Golf nerves aren’t the same as normal nerves, are they? There’s something about standing over a wobbly two-footer for the win that doesn’t reflect any other time in your day-to-day life. In this week’s Fourball I’m joined by Steve Carroll, Harvey Jamison and Dan Murphy as we unburden ourselves of our inner dread..
What type of occasion sets off your ‘golf nerves’ the most?
Steve: I’ll start trembling during a fitting so I’m an absolute bundle when I’m in a competition. Having said that, I will usually settle down if things start well. When the wheels come off, though, I’m basically a train careering off the side of a bridge.
Harvey: Am I allowed to say every time? A general rule of thumb with me is not to expect very much. I’m not nervous in matchplay, nor a qualifier and not even the club championship, but throw me on ANY 1st tee and I’m a wreck.
Dan: Playing as part of a team in strokeplay is hard for me to get my head round. I’m too aware of the potential consequences of a big number and can spend the entire day feeling uncomfortable over every shot. I see vipers and snipers where in reality there is only a parkland golf course.
Mark: A medal – which is why I haven’t played one since 2014 which also nicely coincided with having kids. I have some dark thoughts about not getting into the 20s in a Stableford, or not even registering a single point when my self-esteem is particularly low, but I’ve got some very deep-seated problems when every shot counts which all go back to Kenilworth in 1988.
If you could have a career round Mulligan where would you take it?
Mark: Kenilworth 1988. All three to count in the Golf Foundation national finals. I got the shanks with my sand wedge at the 5th, hit seven pipes in the next three hours and came off the course a very, very different 17-year-old. Golf had always been a sport where nice things happened, from that day forward I’ve always viewed it with great suspicion and, at times, mild hatred. I went round in 91 and that was with a putt from off the green at the last.
Steve: I wouldn’t change a whole round, what’s the point? I’d basically be altering every time I’ve ever been on a course. I’d change one hole, though, and it would be the 18th at Royal Porthcawl. I needed a four to break 80 for the first time back then and I couldn’t have pictured a better venue to do it. I was a bit quick with the driver but still had 160 yards in, it was a wispy lie in the right rough and I got a bit steep and completely carved it into some very heavy fescue. I did not get a four.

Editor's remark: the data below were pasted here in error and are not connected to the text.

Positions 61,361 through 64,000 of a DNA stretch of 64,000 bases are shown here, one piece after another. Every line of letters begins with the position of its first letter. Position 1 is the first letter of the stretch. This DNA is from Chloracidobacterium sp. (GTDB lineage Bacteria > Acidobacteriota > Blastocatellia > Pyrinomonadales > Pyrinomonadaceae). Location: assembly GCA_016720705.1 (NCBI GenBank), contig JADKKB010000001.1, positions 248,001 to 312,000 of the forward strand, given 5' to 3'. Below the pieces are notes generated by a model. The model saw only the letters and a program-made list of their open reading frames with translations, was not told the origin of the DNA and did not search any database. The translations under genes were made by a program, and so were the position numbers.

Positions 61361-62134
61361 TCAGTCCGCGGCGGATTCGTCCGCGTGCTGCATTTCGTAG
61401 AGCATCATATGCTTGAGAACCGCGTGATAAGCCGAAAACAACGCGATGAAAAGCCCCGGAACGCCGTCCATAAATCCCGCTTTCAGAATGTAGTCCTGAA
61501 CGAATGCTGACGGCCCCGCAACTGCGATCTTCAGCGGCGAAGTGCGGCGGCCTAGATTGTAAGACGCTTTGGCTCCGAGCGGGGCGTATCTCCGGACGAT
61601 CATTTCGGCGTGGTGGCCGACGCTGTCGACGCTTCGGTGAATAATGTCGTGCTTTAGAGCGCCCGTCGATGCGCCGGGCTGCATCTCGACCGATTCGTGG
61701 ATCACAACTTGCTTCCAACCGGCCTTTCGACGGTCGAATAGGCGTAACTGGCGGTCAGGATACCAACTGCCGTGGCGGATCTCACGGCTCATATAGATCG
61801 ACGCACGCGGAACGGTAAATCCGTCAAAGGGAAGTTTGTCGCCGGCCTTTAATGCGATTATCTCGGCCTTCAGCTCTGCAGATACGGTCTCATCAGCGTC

Harvey: If I rewind two years to my final year of university, captaining the varsity team, I was 6-up through six holes before being brought back to all square on the 18th tee. My opponent found the fairway, I hooked my drive left into the trees, found it inside a bush, chopped out and then hit my wedge 20 yards long into the bushes. Cue the most awkward handshake of my life. Happy now?
Dan: Now that is a hard question. I’ll go with the most recent. Actually the two most recent. I made it to two club finals last summer, playing some respectable golf in the process and beating some doughty opponents. Then I turned into a hacker for both finals, which took place within a week of each other. Form had temporarily deserted me and there was no class to fall back on. Playing well and losing I have no problem with. Playing woefully and losing isn’t a great feeling.
How do golf nerves manifest with you? How weird do you get?
Harvey: A sinking feeling resonates within me. One minute you can be so good at this game but the next it’s complete misery. One bad shot, one bad call or one wrong move and you’re done. You can’t pull yourself from that until the 19th hole, then you’re ready to go again. Golfers are quite heroic if you ask me, that and quite stupid.
Dan: Extreme over-analysis. At a macro level, that begins with incredible levels of preparation like dozens of forecast checks, additional last-minute practice sessions that achieve nothing, a complete re-packing of the bag that involves an inventory, and far, far too many balls. In short, changing everything and pretending to be a golfer I am not.
At a micro level, it involves scrutiny of each and every shot involving laser, GPS, wind analysis and potential implications – and that’s just for a medium-length putt. In short, questioning everything and inventing layers of complexity.
Steve: I get faster, and the worse things get the quicker I will go. If I’ve hit three or four bad shots in a row, I’m practically running to the next shot. I think it’s that I’m in a hurry to put things right. But I never put things right.
Mark: My head goes into overdrive and there are a thousand different voices coming at me from every angle. I know I need to slow down and remember to breathe and I try to think of my kids who don’t even know what golf is but it’s still me at the heart of it so it’s almost impossible. I wish I could talk more and maybe smile and laugh and relax my jaw line but my shoulders go up, I’m locked away with my deep, dark thoughts and I can’t get out of my own way. It’s making me feel a bit nauseous just thinking about it.